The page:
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  • Writer's pictureBéatrice Barbeau

Depression, Friendship, Self-Doubt and Making a Feature Film at Twenty-One

Five years ago, I was getting ready to catch my first flight to America. Three years earlier, I had started writing a film with my friend Imogen McCluskey. We were at film school, in our early twenties and had a lot of ambition.

We wanted to make a film that was a delayed coming-of-age story, one that resonated with Australian audiences. Most of the coming-of-age films we grew up with were American and would portray the final months of High School as the most formative moment that defines the rest of your life. This made sense with the American higher education system, people often move out of their town which forces growth and maturity. The friends you have in High School would probably not last if you were to move to another city.

This would not be our experience upon leaving High School in Australia, and I know that I was not prepared for the next three years at university to be just as confusing and hard as the last three I had spent in school. In big cities like Sydney or Brisbane, it's more common to stay in your "home town" than I believe it is in America. If you live in one of these cities with many universities, you're probably not going to move away. The friends you have in High School are probably going to bleed through your university experience. Not everyone has the big transformational growth of a detention class months before graduation, or a virginity pact that finally pays off and makes you a "man". Everyone's growth is staggered. We wanted to make a film about the final moments of a High School friendship group. When they realise they're never going to be friends in the same way anymore.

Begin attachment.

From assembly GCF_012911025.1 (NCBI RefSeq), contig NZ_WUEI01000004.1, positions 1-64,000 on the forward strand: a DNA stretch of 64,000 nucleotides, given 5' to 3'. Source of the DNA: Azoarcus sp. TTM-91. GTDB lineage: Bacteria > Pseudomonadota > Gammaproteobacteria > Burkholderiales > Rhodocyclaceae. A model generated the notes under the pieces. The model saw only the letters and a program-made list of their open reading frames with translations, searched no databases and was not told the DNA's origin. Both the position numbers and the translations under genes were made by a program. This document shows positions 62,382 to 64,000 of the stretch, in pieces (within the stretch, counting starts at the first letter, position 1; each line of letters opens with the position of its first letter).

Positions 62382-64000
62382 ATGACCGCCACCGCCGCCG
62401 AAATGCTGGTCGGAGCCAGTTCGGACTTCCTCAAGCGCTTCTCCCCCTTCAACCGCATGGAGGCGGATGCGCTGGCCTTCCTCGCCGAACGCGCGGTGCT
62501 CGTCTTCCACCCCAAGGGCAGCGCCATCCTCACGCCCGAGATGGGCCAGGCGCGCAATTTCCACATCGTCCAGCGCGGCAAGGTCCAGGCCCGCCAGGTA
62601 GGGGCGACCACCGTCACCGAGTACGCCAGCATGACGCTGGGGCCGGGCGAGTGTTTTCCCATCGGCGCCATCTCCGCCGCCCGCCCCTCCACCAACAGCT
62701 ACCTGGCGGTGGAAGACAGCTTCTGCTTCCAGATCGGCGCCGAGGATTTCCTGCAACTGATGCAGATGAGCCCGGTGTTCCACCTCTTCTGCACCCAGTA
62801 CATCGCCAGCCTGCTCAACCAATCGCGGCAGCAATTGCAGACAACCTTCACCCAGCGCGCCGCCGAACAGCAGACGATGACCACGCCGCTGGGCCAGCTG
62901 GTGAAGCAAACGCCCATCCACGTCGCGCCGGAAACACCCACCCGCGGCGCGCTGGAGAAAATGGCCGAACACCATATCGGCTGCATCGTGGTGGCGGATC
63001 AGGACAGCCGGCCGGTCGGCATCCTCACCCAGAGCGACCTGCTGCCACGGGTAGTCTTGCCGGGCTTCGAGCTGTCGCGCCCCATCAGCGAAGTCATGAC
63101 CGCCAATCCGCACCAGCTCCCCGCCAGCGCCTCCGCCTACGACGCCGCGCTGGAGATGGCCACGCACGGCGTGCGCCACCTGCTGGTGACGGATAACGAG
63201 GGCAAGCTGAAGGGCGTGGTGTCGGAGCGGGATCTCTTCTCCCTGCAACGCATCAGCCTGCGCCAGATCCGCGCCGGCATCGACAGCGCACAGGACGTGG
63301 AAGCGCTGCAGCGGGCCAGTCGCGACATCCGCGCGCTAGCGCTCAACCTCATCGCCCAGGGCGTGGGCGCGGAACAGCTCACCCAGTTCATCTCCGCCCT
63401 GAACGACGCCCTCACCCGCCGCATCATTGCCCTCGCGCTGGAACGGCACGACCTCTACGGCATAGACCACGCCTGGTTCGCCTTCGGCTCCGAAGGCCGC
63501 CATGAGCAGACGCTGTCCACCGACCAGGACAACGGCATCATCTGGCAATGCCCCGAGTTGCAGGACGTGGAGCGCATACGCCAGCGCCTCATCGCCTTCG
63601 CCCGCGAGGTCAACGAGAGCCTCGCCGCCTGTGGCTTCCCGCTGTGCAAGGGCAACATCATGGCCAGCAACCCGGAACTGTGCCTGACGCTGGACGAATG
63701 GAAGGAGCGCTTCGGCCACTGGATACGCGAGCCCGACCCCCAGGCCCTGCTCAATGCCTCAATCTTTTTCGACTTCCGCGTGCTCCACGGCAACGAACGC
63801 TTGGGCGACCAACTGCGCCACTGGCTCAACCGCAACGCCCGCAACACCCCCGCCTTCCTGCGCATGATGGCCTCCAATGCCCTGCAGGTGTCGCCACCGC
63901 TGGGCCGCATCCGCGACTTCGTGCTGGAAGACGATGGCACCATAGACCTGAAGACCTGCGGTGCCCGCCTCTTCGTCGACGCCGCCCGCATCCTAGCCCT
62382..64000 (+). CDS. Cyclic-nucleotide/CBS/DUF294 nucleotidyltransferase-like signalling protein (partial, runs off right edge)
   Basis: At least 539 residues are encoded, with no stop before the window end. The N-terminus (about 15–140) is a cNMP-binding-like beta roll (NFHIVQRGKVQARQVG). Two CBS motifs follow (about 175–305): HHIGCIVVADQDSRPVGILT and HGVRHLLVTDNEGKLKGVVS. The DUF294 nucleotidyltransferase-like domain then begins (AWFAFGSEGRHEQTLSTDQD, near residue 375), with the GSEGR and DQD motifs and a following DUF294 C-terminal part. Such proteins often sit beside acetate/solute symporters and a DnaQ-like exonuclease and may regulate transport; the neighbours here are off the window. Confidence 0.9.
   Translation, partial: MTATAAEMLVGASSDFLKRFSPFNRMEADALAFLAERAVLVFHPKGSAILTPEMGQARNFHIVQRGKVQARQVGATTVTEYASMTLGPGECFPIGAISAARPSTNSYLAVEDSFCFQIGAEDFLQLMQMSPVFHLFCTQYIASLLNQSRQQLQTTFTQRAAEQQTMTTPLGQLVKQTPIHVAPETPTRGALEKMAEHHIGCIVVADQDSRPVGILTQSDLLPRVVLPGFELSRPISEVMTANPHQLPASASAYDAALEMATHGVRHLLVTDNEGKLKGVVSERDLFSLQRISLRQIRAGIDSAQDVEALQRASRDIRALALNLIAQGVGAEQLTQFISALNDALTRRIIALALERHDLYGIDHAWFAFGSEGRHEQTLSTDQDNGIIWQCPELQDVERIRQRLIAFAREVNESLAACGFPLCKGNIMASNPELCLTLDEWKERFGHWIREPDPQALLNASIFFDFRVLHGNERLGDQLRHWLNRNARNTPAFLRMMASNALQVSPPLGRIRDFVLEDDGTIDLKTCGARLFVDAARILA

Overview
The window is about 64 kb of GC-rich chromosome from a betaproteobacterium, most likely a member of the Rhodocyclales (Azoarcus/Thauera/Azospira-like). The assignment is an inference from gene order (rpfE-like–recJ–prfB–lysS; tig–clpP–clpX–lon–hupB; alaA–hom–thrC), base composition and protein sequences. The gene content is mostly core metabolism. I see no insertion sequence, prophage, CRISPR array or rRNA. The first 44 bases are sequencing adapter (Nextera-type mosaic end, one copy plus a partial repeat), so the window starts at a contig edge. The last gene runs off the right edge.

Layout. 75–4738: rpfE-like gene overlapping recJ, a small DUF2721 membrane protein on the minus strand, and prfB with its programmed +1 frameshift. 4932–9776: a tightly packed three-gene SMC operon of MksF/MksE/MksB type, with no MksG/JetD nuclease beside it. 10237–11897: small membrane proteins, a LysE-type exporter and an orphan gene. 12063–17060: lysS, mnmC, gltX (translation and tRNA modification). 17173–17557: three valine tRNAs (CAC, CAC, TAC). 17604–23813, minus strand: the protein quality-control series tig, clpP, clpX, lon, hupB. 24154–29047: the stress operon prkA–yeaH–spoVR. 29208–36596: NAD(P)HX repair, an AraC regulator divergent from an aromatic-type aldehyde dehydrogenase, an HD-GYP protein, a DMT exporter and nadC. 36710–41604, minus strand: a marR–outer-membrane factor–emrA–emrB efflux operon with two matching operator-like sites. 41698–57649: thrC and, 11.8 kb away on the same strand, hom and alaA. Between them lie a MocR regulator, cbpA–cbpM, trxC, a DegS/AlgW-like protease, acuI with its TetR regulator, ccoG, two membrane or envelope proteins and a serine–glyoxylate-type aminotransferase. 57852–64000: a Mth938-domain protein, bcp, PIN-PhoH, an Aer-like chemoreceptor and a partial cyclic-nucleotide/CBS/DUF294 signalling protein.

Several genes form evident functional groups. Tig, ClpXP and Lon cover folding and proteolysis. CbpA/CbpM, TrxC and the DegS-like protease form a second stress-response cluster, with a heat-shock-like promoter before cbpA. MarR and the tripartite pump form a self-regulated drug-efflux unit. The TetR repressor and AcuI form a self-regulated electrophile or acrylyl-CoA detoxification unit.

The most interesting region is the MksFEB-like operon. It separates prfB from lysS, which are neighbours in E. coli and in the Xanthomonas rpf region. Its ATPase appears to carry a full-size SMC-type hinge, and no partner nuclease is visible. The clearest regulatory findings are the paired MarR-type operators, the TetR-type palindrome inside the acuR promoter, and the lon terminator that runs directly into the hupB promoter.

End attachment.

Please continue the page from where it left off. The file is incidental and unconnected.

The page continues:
The film was going to be beautiful and meditative, inspired by movies like Mustangs, American Honey, Ghost World and even Good Will Hunting. Imogen and I would write together. She was set to direct, and I would produce. The main challenge for making this film was going to be funding. We were two twenty-something film students who had little to no money. During this time, the main government funding body - Screen Australia wouldn't accept applications until you had proper credits. We were in our second year of film school and still would be a few years out from working on films and TV shows with an actual budget. Now, Screen Australia have great programs for emerging creatives who might not have credits. Things like GENERATE and DIGITAL ORIGINALS have really helped young creatives get their projects up. But back then, all we had was crazy ambition and we figured we’d work out the money stuff once it was written.